Thursday, November 09, 2006

My husband and Joy in circumstances

One thing I love about my husband is his wisdom--based on the Word of God and full of common sense. I don't even think he knows his gift, when used to the fullest extent. I can think and ponder on a subject for days, and when I get the chance to share it with him, he usually replies with a simple, yet wise, answer--without the days of thinking! It balances me and comforts me.

It's no secret that I do not particularly like living in New York. The fast pace, the traffic, general lack of graciousness here, (I say "general", because there definitely are gracious people here) are still somewhat foreign to this Southern girl--even though we've lived here for 7 years. My husband agrees with me, (he's a western boy) but, unfortunately, he gets the brunt of my dis-satisfaction a little too much than he should. But I'm working on it, like the quote in this post.

In our coversation last night, I mentioned a quote I had come across in one of those "Keeping A Green Home" kind of book. It said something like this:

Anything you can do to enhance your home's connection to the land and the bioregion in which you live will enrich your life. Does the land of the region where you live run in your veins? Do you sing in resonance with it when the seasons change?Do the crops that grow locally make your mouth water as you anticipate the harvest season? If not, ask yourself why.

Now, these are good and true words, to be sure, but they are not everything. No, New York does not run in my veins, and I strongly dislike cold weather.

However, my husband reminded me of missionaries in China. And the radiant joy of the Lord of people in difficult circumstances; far, far, worse than my moaning and complaining. I wish I could intone his words.

And...this beautiful, beautiful devotional from Elisabeth Elliott. I knew I still kept in my inbox for a reason. In it, she is visiting Dohnavur Fellowship, the missionary Amy Carmichael's (Amma's) place of work in South India. This piece is worth reading again and again:

The most powerful witness to the quality of the service Amma rendered is to be seen in the Indian men and women who were reared there and who have remained to lay down their lives for others. Pungaja, for example, lives in the compound called Loving Place, where some of the mentally handicapped are cared for.
"I have no professional training," she told me. "The Holy Spirit gives me new wisdom each day to deal with them. Some are like wild animals, but the Lord Himself is my helper. I can't see on one side, but even in my weakness He has helped me. First Corinthians says that God has chosen the weak things of the world to confound the mighty, that no flesh should glory in His presence.
"One day I went to Amma with a burdened heart, but when she hugged me all my sorrow went.
"'What work are you doing?' Amma asked me. I told her.
"'Do you find it difficult?' I said yes.
"'These are soldiership years,' she said.
"Now it is my joy to serve these very difficult people."
She spoke quietly, looking out into the courtyard where some of them went back and forth. She had lost an eye as a child, and her face revealed suffering, but I saw the joy she spoke of written there, the joy of a laid-down life. I saw it in very many faces in Dohnavur. They do not mention that there are no diversions, no place to go, no time off (except two weeks per year--I asked about that). They do their work for Him who came not to be ministered unto.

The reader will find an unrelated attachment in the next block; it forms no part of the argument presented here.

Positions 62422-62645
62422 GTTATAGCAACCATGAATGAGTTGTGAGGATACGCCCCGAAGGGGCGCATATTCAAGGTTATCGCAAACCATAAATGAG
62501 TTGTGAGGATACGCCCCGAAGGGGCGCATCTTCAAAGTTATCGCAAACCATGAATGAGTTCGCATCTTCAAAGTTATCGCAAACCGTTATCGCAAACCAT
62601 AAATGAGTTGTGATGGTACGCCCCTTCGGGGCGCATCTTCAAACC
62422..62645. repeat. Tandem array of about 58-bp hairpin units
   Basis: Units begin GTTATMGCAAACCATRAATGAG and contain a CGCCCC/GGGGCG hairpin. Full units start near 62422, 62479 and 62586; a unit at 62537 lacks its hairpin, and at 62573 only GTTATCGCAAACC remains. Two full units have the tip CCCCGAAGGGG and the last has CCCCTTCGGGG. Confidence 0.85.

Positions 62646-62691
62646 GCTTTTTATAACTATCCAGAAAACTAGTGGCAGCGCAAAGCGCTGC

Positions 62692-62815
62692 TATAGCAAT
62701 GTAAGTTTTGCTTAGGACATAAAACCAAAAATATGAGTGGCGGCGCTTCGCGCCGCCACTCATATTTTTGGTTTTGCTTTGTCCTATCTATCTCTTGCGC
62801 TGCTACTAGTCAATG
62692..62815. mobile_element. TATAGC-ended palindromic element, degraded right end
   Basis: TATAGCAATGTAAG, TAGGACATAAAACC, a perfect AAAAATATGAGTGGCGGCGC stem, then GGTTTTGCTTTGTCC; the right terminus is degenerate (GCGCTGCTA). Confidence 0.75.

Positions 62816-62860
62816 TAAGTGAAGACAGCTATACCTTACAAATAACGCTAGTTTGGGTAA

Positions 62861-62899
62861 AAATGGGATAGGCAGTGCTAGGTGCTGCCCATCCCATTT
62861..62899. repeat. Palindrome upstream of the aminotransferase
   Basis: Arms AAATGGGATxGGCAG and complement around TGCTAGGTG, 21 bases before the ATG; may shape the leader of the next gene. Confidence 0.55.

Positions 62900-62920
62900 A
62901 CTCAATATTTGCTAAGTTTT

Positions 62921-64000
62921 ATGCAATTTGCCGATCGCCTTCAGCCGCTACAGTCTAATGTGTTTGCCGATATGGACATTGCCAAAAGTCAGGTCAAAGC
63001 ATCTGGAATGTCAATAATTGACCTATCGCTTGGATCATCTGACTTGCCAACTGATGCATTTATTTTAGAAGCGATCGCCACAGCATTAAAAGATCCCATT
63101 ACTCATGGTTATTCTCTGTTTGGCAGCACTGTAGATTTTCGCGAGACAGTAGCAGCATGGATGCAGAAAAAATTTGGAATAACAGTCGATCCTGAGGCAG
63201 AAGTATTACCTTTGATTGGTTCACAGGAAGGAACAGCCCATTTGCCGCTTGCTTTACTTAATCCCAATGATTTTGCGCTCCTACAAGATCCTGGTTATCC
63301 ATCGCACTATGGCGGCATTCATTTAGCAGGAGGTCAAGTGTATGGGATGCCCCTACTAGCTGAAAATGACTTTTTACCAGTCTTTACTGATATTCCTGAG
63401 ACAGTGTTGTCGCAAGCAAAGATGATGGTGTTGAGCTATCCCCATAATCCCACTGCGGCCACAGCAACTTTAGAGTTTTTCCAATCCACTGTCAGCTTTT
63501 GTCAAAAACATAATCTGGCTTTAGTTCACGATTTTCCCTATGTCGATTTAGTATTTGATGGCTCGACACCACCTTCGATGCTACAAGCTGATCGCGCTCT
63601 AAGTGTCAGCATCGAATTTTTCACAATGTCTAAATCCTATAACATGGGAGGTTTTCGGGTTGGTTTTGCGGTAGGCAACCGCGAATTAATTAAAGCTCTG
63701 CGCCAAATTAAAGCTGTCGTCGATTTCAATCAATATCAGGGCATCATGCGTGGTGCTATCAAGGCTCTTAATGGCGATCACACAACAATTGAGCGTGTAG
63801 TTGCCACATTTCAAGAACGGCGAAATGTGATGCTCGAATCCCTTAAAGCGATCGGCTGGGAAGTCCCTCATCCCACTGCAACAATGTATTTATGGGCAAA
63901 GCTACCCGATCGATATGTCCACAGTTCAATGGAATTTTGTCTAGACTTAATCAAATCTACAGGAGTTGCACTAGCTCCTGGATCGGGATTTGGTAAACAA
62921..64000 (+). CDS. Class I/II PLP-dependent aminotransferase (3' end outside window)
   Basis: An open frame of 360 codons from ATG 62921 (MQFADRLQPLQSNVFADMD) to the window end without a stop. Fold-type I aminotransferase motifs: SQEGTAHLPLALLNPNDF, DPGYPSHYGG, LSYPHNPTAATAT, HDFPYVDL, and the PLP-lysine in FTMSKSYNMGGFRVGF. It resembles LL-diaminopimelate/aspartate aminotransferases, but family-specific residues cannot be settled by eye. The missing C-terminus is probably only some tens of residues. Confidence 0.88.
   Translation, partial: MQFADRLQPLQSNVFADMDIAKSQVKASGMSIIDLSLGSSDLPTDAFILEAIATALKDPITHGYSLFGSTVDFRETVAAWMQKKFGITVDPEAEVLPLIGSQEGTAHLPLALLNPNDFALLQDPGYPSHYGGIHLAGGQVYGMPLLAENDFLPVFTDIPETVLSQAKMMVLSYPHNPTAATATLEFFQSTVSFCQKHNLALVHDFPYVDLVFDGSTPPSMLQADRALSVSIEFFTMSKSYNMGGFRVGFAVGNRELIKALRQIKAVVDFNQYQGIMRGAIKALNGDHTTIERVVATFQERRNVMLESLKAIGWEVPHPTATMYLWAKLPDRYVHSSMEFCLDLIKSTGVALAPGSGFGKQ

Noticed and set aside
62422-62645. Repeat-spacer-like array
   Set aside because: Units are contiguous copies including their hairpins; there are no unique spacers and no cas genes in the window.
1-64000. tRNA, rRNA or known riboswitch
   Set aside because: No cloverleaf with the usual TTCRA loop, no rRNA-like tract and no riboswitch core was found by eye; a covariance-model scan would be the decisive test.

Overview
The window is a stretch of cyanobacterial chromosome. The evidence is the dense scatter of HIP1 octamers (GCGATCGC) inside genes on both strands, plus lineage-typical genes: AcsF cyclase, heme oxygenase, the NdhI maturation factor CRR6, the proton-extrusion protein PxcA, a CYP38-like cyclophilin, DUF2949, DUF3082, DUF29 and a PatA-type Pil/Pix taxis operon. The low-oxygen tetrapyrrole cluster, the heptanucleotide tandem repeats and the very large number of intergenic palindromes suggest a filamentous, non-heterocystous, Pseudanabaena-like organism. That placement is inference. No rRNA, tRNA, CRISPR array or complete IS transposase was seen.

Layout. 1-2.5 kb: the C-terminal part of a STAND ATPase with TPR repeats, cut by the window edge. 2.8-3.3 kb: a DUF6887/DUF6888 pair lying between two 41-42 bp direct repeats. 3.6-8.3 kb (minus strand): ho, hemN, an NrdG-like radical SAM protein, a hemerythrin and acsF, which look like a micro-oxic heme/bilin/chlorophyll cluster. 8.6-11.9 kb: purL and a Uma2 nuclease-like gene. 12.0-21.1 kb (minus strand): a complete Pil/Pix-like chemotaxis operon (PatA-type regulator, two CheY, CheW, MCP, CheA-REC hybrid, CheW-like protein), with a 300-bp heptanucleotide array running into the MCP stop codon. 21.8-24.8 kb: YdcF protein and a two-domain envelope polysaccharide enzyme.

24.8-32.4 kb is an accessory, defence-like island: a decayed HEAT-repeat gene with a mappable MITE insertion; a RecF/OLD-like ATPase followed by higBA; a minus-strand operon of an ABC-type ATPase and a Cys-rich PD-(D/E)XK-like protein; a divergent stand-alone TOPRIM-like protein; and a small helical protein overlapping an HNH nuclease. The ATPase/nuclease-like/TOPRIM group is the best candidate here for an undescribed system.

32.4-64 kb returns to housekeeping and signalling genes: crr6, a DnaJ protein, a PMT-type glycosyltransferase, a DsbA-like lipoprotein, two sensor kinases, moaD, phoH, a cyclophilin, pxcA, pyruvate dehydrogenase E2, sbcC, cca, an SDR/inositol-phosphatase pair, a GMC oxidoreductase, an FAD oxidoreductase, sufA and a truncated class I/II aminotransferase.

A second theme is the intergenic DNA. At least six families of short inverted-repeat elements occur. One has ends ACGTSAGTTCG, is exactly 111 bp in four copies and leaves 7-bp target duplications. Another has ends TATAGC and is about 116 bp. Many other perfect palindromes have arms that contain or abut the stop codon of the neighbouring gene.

We came away smitten, thinking of Amma's own words from her little book If, "...then I know nothing of Calvary love." The meaning of the living sacrifice, the corn of wheat, the crucified life, had been shown to us in twentieth century flesh and blood.

I was reminded through my husband's wise and timely words, and this story that my circumstances do not determine my joy. I am to live fully and abundantly the life He has called me to, whatever the circumstance may be, laying down my life wherever He has placed me. My heaven is not on this earth, but only with Him--here on this earth, and in Heaven.

For the son of Man did not come to be served, but to serve, and to give his life as a ransom for many. Matthew 20:28


Anonymous said...

Your hubby is wise. And in a quiet way, too, like mine. When they need to say something honest, that might actually hurt us a little, they do it anyway, but gently.
I read Amy Carmichael's biography in grade school, and have always admired her. What a beautiful story by Elisabeth. Such a good reminder.
Praying for your joy and contentment- and that your light will shine so brightly, the world around you will change for the better.

Andrea said...

Thank you, Elise.
I am a long ways from where I used to be regarding the discontentment. The Lord is doing a good work in me. For that I am thankful.
I am content to be in His arms, waiting, watching, and praying--and living my life to the fullest! There is no doubt I am blessed.

Anonymous said...

What a wonderful husband you have. You truly are blessed but he's pretty blessed to have you as his wife as well. :)

bluemountainmama said...

i can relate- i struggle with being content in my surroundings and circumstances. great post and a good reminder! but new york?! that would take a little extra grace for me too! :)

Katherine@Raising Five said...

Oh, this is definitely something I struggle with. I´d love to get out of the city, but here we are, year after year, and now our kids are getting ever closer to high school. Mine is more an issue of trust...can I believe that God can take care of my children in this less than perfect place...

Andrea said...

that is how I feel--my discontentment comes from not trusting God. We try to tell God "x, x, and x" will bring the outcome that we want. We forget God knows how to bring the outcome that we want.